A recent post by Eric Olsen at Blogcritics led me to revisit Project 21, a front group run by far Right foundations and the GOP. It claims to speak for African-Americans, despite the paucity of support for Right Wing politics among that demographic. About one percent of elected African-American officials are Republicans. Eighty-eight percent of people who voted for George W. Bush in the last election are white. Though Olsen took credit for the perspective in his entry, the meme originated at Conservative News Service, a far Right opinion site that bills itself as a source for news. Managing editor Scott Hogenson (pictured) wrote the entry.
John Sylvester is brilliant.
Sylvester, who hosts a talk show on a small radio station in Madison, Wisconsin, has managed to punch his own ticket and is now basking in his 15 minutes of fame. And all he had to do was use racial epithets to attack black Republicans.
Specifically, Sylvester finds it appropriate to describe for his listeners National Security Advisor Condoleezza Rice as Aunt Jemima and Secretary of State Colin Powell as Uncle Tom. How progressive of him.
“I’m not a racist,” protested Sylvester, a white fellow who claims the reason he referred to Rice as Aunt Jemima was because, “her price of admission to the White House is being subservient.”
. . .Tom Walker, a general manager for the company that owns the station on which Sylvester is heard, is sticking by his guy. “He has the right to do it and say it,” Walker was quoted as saying in a Nov. 20 report in The Capital Times of Madison. “As long as he isn’t hateful and as long as he isn’t racist, I’m fine with it.”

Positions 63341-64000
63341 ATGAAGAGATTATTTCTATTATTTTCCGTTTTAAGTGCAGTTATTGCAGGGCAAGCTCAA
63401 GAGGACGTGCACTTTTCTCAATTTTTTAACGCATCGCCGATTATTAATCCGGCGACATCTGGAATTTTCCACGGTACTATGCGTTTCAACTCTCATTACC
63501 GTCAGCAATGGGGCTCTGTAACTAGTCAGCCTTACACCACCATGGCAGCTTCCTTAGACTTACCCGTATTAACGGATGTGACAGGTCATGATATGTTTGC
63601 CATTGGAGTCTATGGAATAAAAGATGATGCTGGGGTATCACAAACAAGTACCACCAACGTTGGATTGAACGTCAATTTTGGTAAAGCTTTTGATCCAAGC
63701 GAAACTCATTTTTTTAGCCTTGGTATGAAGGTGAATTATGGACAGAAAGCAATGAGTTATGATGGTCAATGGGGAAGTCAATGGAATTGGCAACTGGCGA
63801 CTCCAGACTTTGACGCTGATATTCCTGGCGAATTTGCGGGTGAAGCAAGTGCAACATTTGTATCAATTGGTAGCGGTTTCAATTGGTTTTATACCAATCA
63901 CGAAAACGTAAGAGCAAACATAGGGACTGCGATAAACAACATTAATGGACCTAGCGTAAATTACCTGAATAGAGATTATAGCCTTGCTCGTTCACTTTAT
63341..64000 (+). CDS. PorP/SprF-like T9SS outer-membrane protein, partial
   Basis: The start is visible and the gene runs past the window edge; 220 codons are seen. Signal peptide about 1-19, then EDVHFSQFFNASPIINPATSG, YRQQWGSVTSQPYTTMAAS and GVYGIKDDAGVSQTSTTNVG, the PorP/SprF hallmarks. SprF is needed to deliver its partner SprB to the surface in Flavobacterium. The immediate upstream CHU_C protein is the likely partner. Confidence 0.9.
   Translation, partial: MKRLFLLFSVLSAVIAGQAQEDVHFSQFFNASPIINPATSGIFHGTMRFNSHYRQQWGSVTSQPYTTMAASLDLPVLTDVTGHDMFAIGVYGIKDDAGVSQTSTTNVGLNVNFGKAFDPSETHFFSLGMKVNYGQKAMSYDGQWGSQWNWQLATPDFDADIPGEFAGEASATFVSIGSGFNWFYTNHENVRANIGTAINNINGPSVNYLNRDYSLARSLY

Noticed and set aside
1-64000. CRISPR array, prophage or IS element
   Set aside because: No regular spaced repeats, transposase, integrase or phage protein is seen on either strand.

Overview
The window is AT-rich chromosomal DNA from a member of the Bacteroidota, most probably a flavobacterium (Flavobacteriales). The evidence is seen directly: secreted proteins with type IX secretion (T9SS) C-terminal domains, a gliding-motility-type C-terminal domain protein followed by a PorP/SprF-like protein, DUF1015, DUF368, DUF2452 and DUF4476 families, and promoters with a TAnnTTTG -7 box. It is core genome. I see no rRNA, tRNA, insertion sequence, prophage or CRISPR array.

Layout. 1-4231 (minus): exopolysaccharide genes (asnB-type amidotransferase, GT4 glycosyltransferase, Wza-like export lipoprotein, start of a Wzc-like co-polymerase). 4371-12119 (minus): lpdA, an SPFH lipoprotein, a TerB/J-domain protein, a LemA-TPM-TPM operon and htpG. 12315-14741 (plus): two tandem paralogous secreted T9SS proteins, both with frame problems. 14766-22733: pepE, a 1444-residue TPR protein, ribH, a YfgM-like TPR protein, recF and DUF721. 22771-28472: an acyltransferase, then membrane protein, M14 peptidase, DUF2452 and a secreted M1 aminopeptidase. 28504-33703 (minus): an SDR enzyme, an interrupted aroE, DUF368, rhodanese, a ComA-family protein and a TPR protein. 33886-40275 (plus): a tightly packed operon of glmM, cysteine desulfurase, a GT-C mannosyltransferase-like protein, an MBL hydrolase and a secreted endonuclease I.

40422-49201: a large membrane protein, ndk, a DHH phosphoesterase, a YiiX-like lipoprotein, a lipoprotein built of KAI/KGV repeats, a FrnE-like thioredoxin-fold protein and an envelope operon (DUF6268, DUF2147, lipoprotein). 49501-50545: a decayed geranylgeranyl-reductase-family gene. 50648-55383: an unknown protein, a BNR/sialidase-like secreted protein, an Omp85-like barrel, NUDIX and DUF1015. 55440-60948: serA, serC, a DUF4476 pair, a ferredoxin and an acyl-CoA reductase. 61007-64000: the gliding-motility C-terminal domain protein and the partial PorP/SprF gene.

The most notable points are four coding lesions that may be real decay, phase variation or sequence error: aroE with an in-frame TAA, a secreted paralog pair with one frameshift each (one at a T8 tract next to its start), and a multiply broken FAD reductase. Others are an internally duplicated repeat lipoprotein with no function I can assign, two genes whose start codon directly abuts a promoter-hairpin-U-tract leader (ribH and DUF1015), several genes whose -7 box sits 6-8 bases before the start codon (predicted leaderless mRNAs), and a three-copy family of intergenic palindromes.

Walker is “fine” with this employee using racial slurs to degrade Rice and Powell — nothing hateful or racist here, folks — and appears to think Sylvester really is the stand-up guy he claims to be. But it’s interesting how Sylvester is given the benefit of that doubt while any number of his less progressive colleagues were not.
Hogenson goes on to compare Sylvester to Doug ‘Greaseman’ Tracht and Rush Limbaugh. Tracht has been in trouble for making racist remarks several times in his career as a broadcaster. In 1998, he caused an uproar by mocking the murder of a black man dragged to death behind a pickup by Texas racists. Josh Benton at Clipfile has the details.
The most recent high profile shock jock to be fired was Doug “Greaseman” Tracht. Washington’s WARW fired him in February after he played a record by hip-hop artist Lauryn Hill and remarked, “No wonder people drag them behind trucks,” a reference to the murder of a black man in Texas. Three white men were convicted, two receiving the death penalty and one receiving life in prison